In Eugenics and Global warming, you have your strawmen. It is a known fact that we have scientists fighting the "unbelievers" in the US government. The people the government is using to promote their "Global Warming is hogwash" propoganda, are questionable at best. It is climate scientists who are leading from the front, calling the government's bluff. Eugenics is another example of bad science. I can only go by what little I know about it, but I do know how people who promoted these ideas were expelled from the scientific community.

Do not confuse the intents of science with the intents of politics. The fact that politicians are using bad science to further their agenda calls for more education of the masses.

In the end, I still don't get your argument against Kalam or the fact that we as a country are a technocracy. You write well, unfortunately, you occassionally also write crap.

4:14 pm  
Blogger Sriharsha Salagrama said...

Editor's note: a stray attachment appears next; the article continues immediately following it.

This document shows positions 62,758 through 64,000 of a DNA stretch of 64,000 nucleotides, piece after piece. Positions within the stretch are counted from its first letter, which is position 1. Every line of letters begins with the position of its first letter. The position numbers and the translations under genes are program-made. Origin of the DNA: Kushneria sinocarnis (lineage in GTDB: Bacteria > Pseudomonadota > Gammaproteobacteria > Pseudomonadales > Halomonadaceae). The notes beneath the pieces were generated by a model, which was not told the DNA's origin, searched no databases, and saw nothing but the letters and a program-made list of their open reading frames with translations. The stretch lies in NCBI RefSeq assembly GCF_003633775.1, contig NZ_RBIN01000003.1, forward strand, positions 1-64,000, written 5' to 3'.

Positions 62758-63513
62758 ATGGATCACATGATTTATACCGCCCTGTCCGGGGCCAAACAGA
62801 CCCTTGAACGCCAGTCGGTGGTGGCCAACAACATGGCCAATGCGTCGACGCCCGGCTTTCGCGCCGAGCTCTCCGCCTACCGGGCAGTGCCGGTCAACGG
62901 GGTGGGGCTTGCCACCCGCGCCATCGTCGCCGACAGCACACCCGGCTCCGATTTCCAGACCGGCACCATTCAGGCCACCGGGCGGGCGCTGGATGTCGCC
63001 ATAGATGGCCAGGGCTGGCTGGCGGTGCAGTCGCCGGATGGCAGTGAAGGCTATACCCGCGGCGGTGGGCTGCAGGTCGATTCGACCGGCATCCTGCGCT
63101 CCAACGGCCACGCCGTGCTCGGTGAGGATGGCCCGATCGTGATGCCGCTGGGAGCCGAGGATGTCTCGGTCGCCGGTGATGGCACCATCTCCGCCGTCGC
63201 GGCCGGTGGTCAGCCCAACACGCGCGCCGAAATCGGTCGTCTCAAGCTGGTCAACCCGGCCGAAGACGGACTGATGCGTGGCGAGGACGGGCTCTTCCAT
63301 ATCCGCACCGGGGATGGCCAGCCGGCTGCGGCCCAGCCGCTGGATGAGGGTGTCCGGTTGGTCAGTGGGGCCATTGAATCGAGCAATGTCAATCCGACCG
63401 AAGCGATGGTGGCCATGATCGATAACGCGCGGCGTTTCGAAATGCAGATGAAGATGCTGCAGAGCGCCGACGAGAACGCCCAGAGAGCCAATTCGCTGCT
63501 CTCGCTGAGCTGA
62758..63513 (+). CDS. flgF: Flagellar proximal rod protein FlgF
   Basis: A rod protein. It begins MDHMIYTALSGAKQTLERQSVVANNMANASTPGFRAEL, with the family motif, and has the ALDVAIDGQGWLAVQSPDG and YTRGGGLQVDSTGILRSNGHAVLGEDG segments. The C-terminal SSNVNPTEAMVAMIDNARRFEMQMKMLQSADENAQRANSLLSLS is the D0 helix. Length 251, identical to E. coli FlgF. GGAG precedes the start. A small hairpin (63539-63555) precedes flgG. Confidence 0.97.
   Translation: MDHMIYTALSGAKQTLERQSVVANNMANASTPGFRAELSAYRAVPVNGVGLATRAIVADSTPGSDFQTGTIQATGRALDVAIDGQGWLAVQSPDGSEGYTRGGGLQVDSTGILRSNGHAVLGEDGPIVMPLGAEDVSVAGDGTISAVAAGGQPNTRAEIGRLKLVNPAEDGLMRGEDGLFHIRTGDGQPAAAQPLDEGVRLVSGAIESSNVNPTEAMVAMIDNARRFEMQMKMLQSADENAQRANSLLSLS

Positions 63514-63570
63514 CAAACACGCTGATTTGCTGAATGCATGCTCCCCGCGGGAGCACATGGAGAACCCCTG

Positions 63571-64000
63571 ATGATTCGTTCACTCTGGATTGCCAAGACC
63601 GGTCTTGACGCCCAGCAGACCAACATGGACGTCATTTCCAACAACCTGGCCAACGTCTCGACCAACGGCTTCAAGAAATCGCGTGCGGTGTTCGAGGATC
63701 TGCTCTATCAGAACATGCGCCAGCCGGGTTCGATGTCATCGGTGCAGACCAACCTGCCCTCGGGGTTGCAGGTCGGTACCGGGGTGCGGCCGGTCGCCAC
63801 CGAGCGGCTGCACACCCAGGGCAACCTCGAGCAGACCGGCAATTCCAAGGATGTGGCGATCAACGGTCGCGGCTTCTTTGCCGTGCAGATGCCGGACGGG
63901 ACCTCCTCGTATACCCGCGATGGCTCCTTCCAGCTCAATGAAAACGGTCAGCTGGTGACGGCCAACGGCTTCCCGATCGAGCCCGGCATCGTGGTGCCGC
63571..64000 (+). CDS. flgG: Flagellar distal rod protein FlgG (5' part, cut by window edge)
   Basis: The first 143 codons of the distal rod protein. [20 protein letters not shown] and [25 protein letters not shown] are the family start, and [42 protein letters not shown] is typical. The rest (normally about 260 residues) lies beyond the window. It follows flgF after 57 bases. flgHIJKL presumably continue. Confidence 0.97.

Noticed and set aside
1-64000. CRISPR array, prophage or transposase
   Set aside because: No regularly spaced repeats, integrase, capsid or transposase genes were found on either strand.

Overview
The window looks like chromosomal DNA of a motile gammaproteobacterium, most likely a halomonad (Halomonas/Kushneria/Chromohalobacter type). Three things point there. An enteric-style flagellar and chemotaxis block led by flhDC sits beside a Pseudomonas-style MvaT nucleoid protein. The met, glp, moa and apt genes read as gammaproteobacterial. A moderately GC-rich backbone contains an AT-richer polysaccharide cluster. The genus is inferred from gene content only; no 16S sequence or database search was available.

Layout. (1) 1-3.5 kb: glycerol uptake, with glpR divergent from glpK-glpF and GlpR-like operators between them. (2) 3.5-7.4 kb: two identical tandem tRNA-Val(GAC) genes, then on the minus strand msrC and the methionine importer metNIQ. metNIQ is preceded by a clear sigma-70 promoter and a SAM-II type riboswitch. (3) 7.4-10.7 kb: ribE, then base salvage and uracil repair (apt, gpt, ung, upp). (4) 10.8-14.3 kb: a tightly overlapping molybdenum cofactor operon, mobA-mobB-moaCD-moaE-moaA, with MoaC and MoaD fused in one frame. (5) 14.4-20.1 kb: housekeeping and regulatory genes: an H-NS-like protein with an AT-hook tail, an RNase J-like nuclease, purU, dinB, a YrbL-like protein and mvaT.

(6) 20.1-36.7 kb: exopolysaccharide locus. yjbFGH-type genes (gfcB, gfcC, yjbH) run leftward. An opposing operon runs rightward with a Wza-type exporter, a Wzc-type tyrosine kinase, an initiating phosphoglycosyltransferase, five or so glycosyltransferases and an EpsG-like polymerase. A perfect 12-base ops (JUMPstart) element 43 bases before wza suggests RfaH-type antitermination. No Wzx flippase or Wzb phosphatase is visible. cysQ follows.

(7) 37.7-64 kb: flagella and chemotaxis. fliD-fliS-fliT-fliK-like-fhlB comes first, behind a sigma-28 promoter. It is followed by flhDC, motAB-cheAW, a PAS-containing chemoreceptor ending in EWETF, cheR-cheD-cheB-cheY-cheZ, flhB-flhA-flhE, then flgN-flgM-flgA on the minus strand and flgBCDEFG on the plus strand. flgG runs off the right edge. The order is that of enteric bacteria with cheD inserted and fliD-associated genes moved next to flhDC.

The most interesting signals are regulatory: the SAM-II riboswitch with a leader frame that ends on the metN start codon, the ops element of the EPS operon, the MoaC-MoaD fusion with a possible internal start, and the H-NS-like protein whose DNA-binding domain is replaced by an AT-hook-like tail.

Just clarifying a point. The man in question, APJ, is an engineer, not a scientist. The difference is not so subtle.
The first atomic bomb involved a lot of original scientific work. India's bomb needed more engineering.
I'm not saying APJ doesnt deserve the position he has. I'm just saying that his contribution is primarily not as a scientist.
APJ built his reputation as a manager (of teams of engineers); not on the basis of his work in science.
Think about it. Have you ever wondered why when you buy any device, the user manual usually sucks? Because the person who writes up the manual is usually the one that the engineering team can spare: the one who is of least use to the team. This is the person who gets to write official reports. This is the person who gets sent to meetings. This is the person who is the face of the team. This is the person who attends board meetings and writes papers for the consumption of people who hold the money purse (the corporate sponsor or the government) while the rest of the team (the ones who know their job and are competent) actually do the work.